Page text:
One of the most important elements of any data analysis platform is connecting your data across various Tables and Sources. The Numetric Dictionary allows you to connect your tables together so that you can utilize data across all of your available sources.
Unlike in other data tools, you won't be building a database schema. We've created a clean, minimalistic experience that anyone can learn to use, without any complex programming.
The main role of the Numetric Dictionary is to help you establish Primary Key to Foreign Key relationships among Tables using Dictionary Relationships. Creating and maintaining these Relationships is one of the most important elements of Numetric, as it allows you to fully utilize your data, regardless of which Table contains it.
To help illustrate this, let’s look at an example. In our scenario below, we have three Tables: a Customer Table, an Orders Table, and a Service Table. While each of these Tables has a unique primary key (e.g. Customer Table = customer ID, Order Table = order number, and Service Table = service ticket number).
Notice that two Tables contain a field with the customer ID number, however, only the Customer Table has it listed as the primary key. This is a perfect candidate for creating a Dictionary Relationship. By creating a ‘Customer’ Relationship in Dictionary we can tell Numetric that the Customer ID fields from the Orders Table and the Customer ID field from the Customer Table contain the same values.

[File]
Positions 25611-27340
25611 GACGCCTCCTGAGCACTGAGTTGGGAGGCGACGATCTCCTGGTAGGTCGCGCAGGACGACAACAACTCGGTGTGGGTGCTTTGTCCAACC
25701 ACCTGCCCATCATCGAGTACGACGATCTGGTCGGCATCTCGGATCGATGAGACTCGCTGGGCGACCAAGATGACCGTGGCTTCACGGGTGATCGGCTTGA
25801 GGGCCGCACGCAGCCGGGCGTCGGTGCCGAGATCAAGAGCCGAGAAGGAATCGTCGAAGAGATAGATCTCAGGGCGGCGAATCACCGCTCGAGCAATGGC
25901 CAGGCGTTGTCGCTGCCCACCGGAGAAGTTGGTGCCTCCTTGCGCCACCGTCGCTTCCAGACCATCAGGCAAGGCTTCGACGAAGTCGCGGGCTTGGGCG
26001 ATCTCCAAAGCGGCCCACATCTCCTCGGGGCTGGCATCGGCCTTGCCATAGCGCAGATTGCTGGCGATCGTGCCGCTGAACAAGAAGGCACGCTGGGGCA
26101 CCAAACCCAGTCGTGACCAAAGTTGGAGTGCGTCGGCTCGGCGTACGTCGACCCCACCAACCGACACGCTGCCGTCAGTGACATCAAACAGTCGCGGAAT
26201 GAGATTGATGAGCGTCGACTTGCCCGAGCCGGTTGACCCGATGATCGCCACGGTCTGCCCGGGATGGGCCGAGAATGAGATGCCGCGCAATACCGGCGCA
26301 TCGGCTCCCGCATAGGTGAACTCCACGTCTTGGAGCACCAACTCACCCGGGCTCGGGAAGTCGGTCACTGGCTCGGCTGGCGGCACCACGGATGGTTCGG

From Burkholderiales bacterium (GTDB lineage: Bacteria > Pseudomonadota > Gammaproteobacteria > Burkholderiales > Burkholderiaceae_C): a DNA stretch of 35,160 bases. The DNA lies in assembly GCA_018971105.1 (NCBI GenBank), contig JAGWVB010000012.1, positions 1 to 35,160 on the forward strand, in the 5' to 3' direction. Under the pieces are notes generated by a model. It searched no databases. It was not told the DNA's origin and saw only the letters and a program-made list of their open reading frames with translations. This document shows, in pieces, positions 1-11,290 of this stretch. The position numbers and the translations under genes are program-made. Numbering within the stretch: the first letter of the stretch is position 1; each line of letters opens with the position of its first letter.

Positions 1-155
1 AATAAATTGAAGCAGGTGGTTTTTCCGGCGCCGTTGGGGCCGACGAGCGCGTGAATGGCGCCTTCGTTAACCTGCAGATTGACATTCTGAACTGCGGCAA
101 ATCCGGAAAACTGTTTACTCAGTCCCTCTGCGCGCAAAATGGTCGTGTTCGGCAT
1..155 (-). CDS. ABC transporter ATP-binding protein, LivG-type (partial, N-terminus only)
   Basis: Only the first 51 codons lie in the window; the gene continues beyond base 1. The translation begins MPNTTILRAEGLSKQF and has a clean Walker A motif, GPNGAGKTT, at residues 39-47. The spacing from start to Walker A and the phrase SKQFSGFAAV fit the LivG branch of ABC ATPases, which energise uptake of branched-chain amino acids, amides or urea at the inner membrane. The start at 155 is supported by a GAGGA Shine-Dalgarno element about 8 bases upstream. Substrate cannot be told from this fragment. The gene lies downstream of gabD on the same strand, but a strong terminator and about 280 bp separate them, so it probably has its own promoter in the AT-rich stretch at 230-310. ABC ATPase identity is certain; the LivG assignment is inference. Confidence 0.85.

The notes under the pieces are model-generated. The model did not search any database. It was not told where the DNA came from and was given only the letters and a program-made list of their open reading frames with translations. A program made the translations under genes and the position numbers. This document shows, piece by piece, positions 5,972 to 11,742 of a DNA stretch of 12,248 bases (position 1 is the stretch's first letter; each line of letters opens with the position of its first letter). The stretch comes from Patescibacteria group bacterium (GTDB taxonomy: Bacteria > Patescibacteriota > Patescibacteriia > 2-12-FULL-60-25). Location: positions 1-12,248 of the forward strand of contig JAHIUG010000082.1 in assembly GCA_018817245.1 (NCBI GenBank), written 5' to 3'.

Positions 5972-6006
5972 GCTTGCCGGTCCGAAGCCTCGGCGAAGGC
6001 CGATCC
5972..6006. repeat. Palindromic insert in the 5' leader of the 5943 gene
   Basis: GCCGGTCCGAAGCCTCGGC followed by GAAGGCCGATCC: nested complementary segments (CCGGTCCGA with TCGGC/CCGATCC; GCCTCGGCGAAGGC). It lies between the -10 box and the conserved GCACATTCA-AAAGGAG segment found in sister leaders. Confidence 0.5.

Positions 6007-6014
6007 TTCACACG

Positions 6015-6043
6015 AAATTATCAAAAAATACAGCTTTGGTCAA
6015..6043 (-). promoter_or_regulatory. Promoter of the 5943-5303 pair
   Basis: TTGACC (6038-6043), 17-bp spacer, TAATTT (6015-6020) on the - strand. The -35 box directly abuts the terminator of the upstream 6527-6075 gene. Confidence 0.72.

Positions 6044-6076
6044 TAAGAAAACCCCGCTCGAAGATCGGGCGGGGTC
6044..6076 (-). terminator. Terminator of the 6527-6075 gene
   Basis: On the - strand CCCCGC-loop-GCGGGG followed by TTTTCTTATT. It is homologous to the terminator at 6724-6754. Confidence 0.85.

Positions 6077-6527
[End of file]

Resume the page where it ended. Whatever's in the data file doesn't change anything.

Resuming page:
Once those fields have been linked using the Customer Relationship, Numetric can easily connect these Tables in order to build linked sets of data about customers, their shipments, and any associated customer service tickets. You will also notice that a similar Relationship can also be created connecting the Order Number on the Service Table, with the Order Number on the Orders Table.
As you can see, any time you want to reference information across multiple Tables, you will need to first create a Dictionary Relationship to make that possible.
For you database people, you'll recognize that what we've done here is identify the main, defining table for a key piece of data, and then identified the foreign keys that point to that defining table. But you'll also (hopefully) recognize that we aren't forcing you to think about this in database terms. There's no reason to complicate this any further.
It is important to note that when using a SQL connection, you may see Dictionary Relationships that are pre-populated. That is because Numetric reads your existing database schema and converts them to Numetric Dictionary Relationships.
To see a detailed step-by-step on how to create a new Relationship, see the How to Create Relationships in Numetric Dictionary article.
Did I just Join my Tables?
I want to point out an important distinction about what we've just done in Dictionary. While we have identified relationships among our Tables, we have not actually joined anything together to create a merged set of data.
On the Numetric platform, we have intentionally separated the cleaning, transformation, and organization activities (all of which happen in Tables) from the actual joining of data into a usable, analyzable form. The reason? By keeping data in its pure, separated form in Tables, we allow the data curation team to do all of the heavy lifting in organizing and managing their organization's data, and we believe they should only have to do that once.
Now that you have established the relationships between all of your Tables, you are ready to move on to the next step -- building a Dataset. Up to this point, most of your work has not been targeting any specific project or question you want to answer. That is all about to change. With all of the data preparation out of the way, you can now focus on selecting the data you want to examine in your Workbooks.